Evaluating the future of US international development policy under each new presidential administration is a crucial exercise in charting a thoughtful, realistic path forward. Regardless of intent, President-elect Donald Trump has exhibited limited interest in the US government’s role in advancing better outcomes for anyone beyond the borders of the United States. There is, at best, irony in the benevolent involvement of the US government in foreign states under a Trump administration. To preserve and continue US efforts in international development, there are two policy options that development leaders should immediately prioritize: using “pay for performance” to deliver overseas development assistance (ODA) and emphasizing the international work of US non-governmental organizations (NGOs).
Although we cannot yet know the actions a Trump administration will take, we must acknowledge that many areas of the US development agenda have already been undermined. These areas include women’s rights, smart energy production and sustainability, assistance to displaced and disenfranchised populations, and, more fundamentally, the notion that investing in poverty reduction enhances national prosperity and stability. Other priorities likely to be negatively impacted include increasing domestic revenues via higher taxes to help pay for development initiatives in countries that receive foreign aid, promoting social equality and inclusion, and pushing to bind national policy to global governance structures like the Paris Agreement.
With these likely shifts in mind, pay for performance should become the US government’s primary ODA delivery tool for achieving development goals. Pay for performance is an ODA payment model that offers financial incentives to recipient governments, usually at the national level, for achieving certain performance targets such as a certain number of students completing primary school. Debate has raged since the conception of ODA over the best way to deliver it, but the case for enacting pay for performance is stronger than ever.
Pay for performance is key for US development policy under a Trump administration because a donor—the United States, for example—can excuse itself from participating in the recipient country’s internal policymaking aimed at achieving the performance that will be rewarded. This structure is newly important because opponents of effective policy options in recipient countries can now credibly argue that the United States has no right to infringe on their sovereignty in areas that the United States is not enacting in its own policies. Additionally, US government actors may not be able to advise that certain priorities we know to be crucial to international development be included in the policy roadmap a recipient government creates for reaching their performance target. We have already seen this concept in action: President Ronald Reagan’s “global gag rule” has prohibited important official US development work in family planning under every administration that has implemented it. The value of clearing the way for national policymakers to include priorities in their roadmap as they see fit cannot be overstated, because domestic leaders must be empowered to create change when policy windows open.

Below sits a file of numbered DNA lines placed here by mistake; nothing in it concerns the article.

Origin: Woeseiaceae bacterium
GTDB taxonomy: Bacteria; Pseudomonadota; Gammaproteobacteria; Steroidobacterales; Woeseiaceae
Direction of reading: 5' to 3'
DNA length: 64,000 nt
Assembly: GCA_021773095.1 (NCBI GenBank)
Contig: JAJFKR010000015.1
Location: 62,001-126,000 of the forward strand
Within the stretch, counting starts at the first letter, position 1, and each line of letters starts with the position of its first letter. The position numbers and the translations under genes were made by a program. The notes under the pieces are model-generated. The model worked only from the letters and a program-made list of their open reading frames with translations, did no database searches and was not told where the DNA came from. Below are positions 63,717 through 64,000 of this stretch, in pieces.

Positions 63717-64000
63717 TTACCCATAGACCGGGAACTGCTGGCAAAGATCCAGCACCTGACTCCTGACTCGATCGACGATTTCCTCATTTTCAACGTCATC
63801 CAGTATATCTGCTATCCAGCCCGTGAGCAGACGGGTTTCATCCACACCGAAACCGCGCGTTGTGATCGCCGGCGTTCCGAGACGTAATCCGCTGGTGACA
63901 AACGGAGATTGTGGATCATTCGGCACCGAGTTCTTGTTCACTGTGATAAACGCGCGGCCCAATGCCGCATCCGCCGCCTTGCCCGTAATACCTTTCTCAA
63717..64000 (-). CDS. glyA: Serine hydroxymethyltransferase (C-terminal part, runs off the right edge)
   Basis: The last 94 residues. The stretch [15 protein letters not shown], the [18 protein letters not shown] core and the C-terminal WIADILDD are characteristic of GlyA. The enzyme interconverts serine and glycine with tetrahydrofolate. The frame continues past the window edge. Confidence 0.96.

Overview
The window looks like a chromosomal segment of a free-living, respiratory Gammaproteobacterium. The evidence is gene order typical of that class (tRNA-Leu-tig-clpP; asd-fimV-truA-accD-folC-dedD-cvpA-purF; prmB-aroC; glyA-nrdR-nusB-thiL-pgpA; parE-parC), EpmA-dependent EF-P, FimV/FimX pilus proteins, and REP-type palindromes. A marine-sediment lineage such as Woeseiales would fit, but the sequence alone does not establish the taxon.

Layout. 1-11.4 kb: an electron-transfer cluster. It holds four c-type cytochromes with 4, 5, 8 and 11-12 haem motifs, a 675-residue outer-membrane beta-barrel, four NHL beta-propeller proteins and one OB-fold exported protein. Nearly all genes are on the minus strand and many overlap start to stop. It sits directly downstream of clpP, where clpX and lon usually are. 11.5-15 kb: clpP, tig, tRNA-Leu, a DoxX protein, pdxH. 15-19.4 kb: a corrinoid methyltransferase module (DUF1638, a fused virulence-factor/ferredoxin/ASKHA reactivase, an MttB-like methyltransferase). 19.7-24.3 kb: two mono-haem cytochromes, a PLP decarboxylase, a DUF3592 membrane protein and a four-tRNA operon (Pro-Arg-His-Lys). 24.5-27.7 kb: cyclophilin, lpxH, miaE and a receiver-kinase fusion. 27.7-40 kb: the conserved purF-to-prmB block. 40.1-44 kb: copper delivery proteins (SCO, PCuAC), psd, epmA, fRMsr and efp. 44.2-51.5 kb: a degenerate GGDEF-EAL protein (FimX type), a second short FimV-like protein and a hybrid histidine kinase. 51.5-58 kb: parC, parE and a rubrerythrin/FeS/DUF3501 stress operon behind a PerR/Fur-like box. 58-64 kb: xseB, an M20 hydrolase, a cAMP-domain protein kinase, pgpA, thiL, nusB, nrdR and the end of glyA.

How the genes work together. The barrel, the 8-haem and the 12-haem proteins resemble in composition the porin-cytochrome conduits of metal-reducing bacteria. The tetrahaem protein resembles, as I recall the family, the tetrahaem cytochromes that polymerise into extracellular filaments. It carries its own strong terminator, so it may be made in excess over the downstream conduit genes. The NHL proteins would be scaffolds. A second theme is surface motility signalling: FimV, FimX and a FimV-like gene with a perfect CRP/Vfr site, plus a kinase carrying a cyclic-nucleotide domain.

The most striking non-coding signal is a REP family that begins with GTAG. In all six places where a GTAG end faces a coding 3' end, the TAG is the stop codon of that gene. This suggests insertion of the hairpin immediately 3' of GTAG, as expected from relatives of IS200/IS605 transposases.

The international work of US NGOs must also be relied on more than ever before. US development policy needs an alternate narrative of collaboration, one that does not rely on top-down strategies and funding. We cannot afford to lose the knowledge and strength of grassroots efforts. The role of NGOs will be especially critical in areas like women’s health, climate change adaptation, and migration, as the United States is unlikely to increase support for these issues.
Special emphasis should be given to US NGOs that operate outside of the funding—and thus, agenda constraints—of the US government. These may, for example, be large philanthropies like the Bill & Melinda Gates Foundation, or small privately-funded organizations like Midwives on Missions of Service. While NGOs have come under fire for reasons like tolerating inefficiency, overwhelming communities, or distorting the government-civil society link, their work is the most reliable avenue that remains. The United States has never strongly regulated the work of these NGOs, and it is doubtful now is the time this will happen. Citizens in the countries US NGOs operate in should call on their governments to exercise oversight and evaluation of these actors and demand the right to set the terms of outsider involvement in their lives and countries.
The development community must be clear-minded and deliberate in recognizing and addressing the complex impact the 2016 US presidential election will have on its ability to achieve development goals. International development leaders should take swift collective action to define the path forward on our own terms.
Emily Foecke is a Research Assistant with the Center for Global Development in Washington, DC. She earned her Master of International Affairs in 2016 from the University of California-San Diego, where she concentrated on international development policy. Emily is an incoming 2017 Fellow at Young Professionals in Foreign Policy (YPFP).
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